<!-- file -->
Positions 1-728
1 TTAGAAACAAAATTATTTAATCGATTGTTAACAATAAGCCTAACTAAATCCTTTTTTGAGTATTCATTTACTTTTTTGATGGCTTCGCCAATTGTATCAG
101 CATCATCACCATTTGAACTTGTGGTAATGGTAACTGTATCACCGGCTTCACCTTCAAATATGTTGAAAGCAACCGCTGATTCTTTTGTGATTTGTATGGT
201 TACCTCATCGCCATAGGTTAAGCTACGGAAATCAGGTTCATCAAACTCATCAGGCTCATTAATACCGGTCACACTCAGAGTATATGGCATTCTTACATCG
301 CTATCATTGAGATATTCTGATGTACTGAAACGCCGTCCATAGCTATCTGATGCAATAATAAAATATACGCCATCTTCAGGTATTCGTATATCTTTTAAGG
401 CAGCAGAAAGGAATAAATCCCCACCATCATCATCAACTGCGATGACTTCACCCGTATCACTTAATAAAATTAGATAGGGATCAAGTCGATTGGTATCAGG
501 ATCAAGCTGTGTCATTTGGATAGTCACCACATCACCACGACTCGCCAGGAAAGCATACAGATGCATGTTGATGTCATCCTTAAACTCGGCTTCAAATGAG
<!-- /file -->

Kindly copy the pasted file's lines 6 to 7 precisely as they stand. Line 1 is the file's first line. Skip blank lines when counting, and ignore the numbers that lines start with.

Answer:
401 CAGCAGAAAGGAATAAATCCCCACCATCATCATCAACTGCGATGACTTCACCCGTATCACTTAATAAAATTAGATAGGGATCAAGTCGATTGGTATCAGG
501 ATCAAGCTGTGTCATTTGGATAGTCACCACATCACCACGACTCGCCAGGAAAGCATACAGATGCATGTTGATGTCATCCTTAAACTCGGCTTCAAATGAG